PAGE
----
Working remotely is a business advantage that has contributed to our most profitable quarter in 21 years. It has been made possible by processes such as:
- Eliminating silos and barriers to pushing code
- A standard to hire the best talent in the world, rather than just the city where we are headquartered
- Lean methodology and the elimination of tribal knowledge
- Clear communication with staff about what makes the individual successful and how each individual contributes to the company’s success
In an increasingly connected world and global economy, many companies perceive remote work as challenging to implement. At Spire Digital, we track and assess success through data and the work produced. This leaves no reason to guess if everyone is working because we can see that they are. Expectations are clear and we are hyper-focused on outcomes. With clear expectations, individual contributors find the best way to produce their best work.
I interviewed the brain trust behind Spire’s lean methodology, Nick Coppolo. As Chief Operating Officer he has put the goals, structure and processes in place to help make Q1 our most profitable quarter in 21 years. You will see his quotes and influence throughout this case study.
Before we get into the processes and standards that have contributed to Spire’s success, let’s start with some of our favorite remote-working tips. This list was originally distributed as a reminder of our culture and principles as we went fully remote in order to social-distance in the thick of COVID-19:
- Have a meeting? Turn on your camera!
- If you and your teammates are having a group meeting you’d usually have in-person, schedule a hangout or a zoom and turn on your camera! Face to face interactions go a long way.
- One of the perks of WFH is that you don’t have to spend any time commuting or getting ready…don’t worry about your camera background or your bedhead, we’re all in this together, throw on a hat and be kind to your colleagues.
- Over communicate
- Whether in Slack, text, phone calls, or video calls, over communicate to your teammates and team leads what you’ll be working on, when, and when you’ll be on and offline. Remember, they can’t walk by your station to see you and chat.
- Use your calendars
- When we’re not colocated, we can’t round each other up for ad hoc meetings like standups or white-board sessions. Instead, put invites on your teammates’ calendars in addition to rallying folks on Slack. Remember to include conferencing in the invite details, as needed.
- Client requests
- Assure them we have the tools in place to remain productive and collaborative. Recommend and schedule a video conference.
- System malfunctions
- If you’re having a problem getting access or being productive, whether because of an IP issue, a VM isn’t connecting, your internet is slow, or any other reason, please reach out to your Practice Lead, Tech Lead ASAP, we’ll find a solution.
- Please adhere to you and your teams’ normal working hours. If you want to make an adjustment, because you no longer have a commute, for instance, discuss it with your Lead.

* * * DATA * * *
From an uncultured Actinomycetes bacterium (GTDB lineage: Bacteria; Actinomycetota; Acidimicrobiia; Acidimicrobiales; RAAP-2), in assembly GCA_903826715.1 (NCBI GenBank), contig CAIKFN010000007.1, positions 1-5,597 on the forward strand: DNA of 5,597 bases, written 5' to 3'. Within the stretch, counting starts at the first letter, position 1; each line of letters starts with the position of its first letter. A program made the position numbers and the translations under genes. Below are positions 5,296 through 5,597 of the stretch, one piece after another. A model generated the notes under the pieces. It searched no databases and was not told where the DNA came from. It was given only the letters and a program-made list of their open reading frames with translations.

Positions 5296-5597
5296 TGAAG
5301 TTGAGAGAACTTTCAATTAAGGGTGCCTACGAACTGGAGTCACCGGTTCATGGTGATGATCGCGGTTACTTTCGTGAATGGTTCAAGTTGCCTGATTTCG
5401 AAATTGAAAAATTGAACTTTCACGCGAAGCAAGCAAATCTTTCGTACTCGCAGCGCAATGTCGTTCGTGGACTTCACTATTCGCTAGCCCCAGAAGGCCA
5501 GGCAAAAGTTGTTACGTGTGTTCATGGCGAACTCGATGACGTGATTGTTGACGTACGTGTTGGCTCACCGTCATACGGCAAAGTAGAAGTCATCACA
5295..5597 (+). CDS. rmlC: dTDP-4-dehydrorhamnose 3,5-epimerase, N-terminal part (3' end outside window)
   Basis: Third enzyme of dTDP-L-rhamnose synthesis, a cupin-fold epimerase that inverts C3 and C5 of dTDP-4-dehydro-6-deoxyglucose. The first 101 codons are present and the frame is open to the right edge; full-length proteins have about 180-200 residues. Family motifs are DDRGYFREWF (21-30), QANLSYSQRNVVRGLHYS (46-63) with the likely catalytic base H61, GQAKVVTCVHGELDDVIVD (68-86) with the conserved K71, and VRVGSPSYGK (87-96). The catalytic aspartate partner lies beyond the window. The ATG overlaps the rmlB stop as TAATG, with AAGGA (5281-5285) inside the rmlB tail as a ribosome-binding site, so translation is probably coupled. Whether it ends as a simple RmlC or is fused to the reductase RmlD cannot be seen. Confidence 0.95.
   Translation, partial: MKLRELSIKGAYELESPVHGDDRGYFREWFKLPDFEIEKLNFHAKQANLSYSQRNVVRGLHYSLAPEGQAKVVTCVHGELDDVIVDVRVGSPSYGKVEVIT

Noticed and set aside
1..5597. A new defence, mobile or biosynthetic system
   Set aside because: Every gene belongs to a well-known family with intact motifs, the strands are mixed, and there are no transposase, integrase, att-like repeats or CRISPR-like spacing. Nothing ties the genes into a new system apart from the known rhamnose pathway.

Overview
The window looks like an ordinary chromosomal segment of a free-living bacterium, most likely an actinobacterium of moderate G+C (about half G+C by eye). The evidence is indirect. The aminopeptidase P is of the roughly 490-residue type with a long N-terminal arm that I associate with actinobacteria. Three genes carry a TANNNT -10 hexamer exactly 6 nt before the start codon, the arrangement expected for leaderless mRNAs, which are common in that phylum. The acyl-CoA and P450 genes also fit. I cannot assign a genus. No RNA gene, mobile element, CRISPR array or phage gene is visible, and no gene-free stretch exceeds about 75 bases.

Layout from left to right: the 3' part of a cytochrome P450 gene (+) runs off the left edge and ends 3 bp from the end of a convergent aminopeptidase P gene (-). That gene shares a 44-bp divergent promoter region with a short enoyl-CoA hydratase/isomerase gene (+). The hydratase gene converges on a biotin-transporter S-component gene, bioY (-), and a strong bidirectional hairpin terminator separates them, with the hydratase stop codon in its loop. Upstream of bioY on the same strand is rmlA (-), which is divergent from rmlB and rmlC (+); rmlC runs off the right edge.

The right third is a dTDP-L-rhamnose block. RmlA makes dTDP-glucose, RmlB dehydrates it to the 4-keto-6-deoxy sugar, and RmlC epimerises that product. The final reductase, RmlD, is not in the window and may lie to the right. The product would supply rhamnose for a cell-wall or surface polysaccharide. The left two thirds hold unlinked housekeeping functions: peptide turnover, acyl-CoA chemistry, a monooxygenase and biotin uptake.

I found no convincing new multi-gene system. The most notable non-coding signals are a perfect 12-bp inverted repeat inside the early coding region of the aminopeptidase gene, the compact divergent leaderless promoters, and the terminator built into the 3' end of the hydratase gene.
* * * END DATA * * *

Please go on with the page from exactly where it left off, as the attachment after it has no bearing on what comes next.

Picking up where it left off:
- Chat it up
- Just as you would lean over to your teammate who sits next to you, “lean over” in slack or the communication tool of your choice to ask for help, a gut check, or for a humble brag … Keep you and your teams’ behavior, communication style, and cadence the same regardless of the tools you’re using.
Working Remote… With A Home
“It’s like coming back to the mothership after an expedition.”
– Nick Coppolo, COO
Spire Digital is headquartered in Denver, CO where we have a physical office. We think it’s important to have a central home. This is where the team can gather whenever they want, make use of meeting space, and even hang out with our friendly office dogs. Much of our team lives in the Denver/Boulder area and many choose to come into the office every day – these folks have a dedicated workspace. Others choose to come in a few times a week or intermittently. For these team-members we provide “hot desks” – a workspace that can be rotated between the folks who choose to come in at any given time. Still, others live outside of Denver or choose to be fully remote. Ultimately, each person has the option to work from wherever they want.
Pushing Code from Chiang Mai
Our systems, our process, and our culture supersede time and place. An individual knows how to produce good work, how to earn revenue and how to earn their bonus regardless of where they are in the world – this is in our DNA. As Nick Coppolo puts it, “I don’t care if you’re pushing code from Chiang Mai as long as it’s great code and it’s on time.” This progressive, remote, global software development agenda has served us and our clients well. By going global, we have widened the talent pool. We don’t just want the best talent in Denver, Colorado – we want the best talent in the world. Period. This is to the benefit of our clients who may not have the resources to pull from a world-wide community of talent. This frees them up to work directly with the team to focus on their vision, the software and the results, rather than where and how to have an in-person meeting.
Utilizing Data Systems to Setup Success
We’ve spent time and effort to set up systems that allow us to successfully and efficiently work together, even when we aren’t colocated. What does this look like? For one, we have eliminated barriers to pushing and pulling from repositories. Unless specifically requested by the client, this means no VPNs or Virtual Machines.